Studying Abroad

Imagine the worst possible thing that could happen to you in a foreign country on the day that you are set to fly back home. If your imagination went anywhere that involved the words “losing” and “passport,” that is exactly what happened to me a couple of weeks ago. 

I had just spent two months in Switzerland and one month in Rwanda throughout a frantic, action-packed study abroad semester. The three-month excursion consisted of weekly travel and a fully unplugged field study with nonprofits without a single day of rest. Despite the incredible and life-changing experience that it was, I can fully admit that, two weeks ago, I was just about ready to plop down on my couch at home and binge-watch some reality TV. So, when I reached in my bag for my passport upon arrival at the airport in Switzerland, my brain went into panic mode when I realized it was nowhere to be found. 

I spent the next 24 hours running around Switzerland, alone, trying to figure out how to get a new passport without any real support from my program (the program coordinators actually never checked to see if I got home). The day consisted of egregiously-priced train rides, listening to the lovely tune of United Airlines’ on-hold song over the phone, finding somewhere to get a COVID-19 test, and running to and from the U.S. Embassy in my pajamas during a blizzard. It was a miracle that I made it home on the next plane to Dulles Airport the following day. 

Recently, my mom said to me, “I’m actually glad that you lost your passport.” I really thought that was a sick and twisted thing to say after the devilish day I went through. But, as she explained it to me, she said that losing my passport made me abandon all my silly childhood fears like calling offices, figuring out the public transport system and doing real adult stuff. Besides, I did get a great view of the snow and the gingerbread-like houses on my train rides to the embassy. 

I like to think that this little story that ended my trip with a bang represents a culmination of my study abroad experience in general. I had some of the best experiences of my life: traveling to European cities on the weekend, watching the stunning view of the Alps on my walk to class every morning and getting to know some of the most incredible, genuine people I have ever met — whether it be the partners we worked with in Rwanda, the friends I made in Switzerland or the six girls who I shared a tiny bathroom with in Rwanda (that’s a story for another time). 

But, there always is a catch when you’re having the time of your life on a study abroad adventure. I was coming down with every kind of illness you could possibly imagine besides COVID-19, missed multiple train rides due to a major wave of transportation strikes in Europe and simply felt exhausted all the time. Not to mention, the pandemic added a level of stress and difficulty to the trip. The countless amount of paperwork and locator forms we had to fill out before traveling to a new country each weekend made us nervous that we might be denied entry or even struggle to get back into Switzerland. In Europe, vaccine documents and COVID-19 tests are administered through QR codes, so waving around a piece of construction paper with ballpoint ink on it didn’t exactly look like the most legitimate proof of vaccination for some countries.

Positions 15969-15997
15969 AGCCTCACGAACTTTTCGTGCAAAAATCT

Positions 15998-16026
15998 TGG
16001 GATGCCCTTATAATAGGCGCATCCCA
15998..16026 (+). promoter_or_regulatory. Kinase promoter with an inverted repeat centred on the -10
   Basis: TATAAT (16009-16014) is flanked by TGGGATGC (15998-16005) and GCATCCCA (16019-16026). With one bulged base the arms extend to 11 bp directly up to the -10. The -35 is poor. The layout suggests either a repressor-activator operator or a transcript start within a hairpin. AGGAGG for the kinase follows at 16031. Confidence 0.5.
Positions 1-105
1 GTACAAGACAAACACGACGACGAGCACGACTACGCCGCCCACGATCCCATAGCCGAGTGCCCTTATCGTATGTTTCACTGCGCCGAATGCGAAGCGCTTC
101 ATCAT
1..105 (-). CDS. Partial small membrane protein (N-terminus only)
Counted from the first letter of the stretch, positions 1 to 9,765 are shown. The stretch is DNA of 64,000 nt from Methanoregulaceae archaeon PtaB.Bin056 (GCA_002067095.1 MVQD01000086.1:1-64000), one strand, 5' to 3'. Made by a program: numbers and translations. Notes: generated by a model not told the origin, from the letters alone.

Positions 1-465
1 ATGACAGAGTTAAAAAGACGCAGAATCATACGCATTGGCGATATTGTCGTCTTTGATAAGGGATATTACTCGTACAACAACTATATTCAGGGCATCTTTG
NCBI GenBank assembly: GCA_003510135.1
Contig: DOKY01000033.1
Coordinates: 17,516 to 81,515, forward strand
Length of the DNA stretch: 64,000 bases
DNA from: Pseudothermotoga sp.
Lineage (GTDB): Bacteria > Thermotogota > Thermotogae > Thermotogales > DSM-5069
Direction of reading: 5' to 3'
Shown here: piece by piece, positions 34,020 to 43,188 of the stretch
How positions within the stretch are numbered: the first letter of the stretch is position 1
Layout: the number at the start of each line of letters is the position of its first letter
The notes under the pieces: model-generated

Nevertheless, I wouldn’t trade any of these minor grievances or setbacks for anything, even the part where I lost my passport. A large majority of this trip was about facing my fears, taking a lot of risks, and dealing with conflict and stress. The week before my group left for Rwanda, our teacher randomly disappeared. The program started giving us random assignments while I was freaking out about being in Rwanda for a month and knowing nothing about what I would be doing there. I was starting to doubt whether I had the right to go to work with partners in Rwanda given the lack of preparation we had. 

Despite that chaotic week and all the doubts and fears I had, the month I spent in Rwanda was probably the best time of my life. I had no service and spent every day getting to know the community, the culture, and some of the sweetest and smartest kids I’ve ever met. I learned how to speak up for myself in the most uncomfortable situations, and I got to know people I had just met in September on a deeper level than some people I’ve known for years. If you ever get a chance to drop everything and go to Rwanda, I highly suggest you do it. 

Back in August, if you told me that I would have to run around Switzerland by myself all day in order to get a passport and go home, I probably would have cried a little bit and accepted that I would be stuck in Switzerland for quite a while. Studying abroad not only gives you an opportunity to learn more about the world and make lifelong friends, but it also teaches you how to be an adult and grow into yourself a little bit more. If you ever have doubts about studying abroad, consider this message: “I could either be hanging out in Blacksburg right now, or I could be chilling by the Eiffel Tower with a croissant in one hand and a glass of wine in the other.” I’m not saying that will actually happen, but it’s still fun to think about. 

Recommended Stories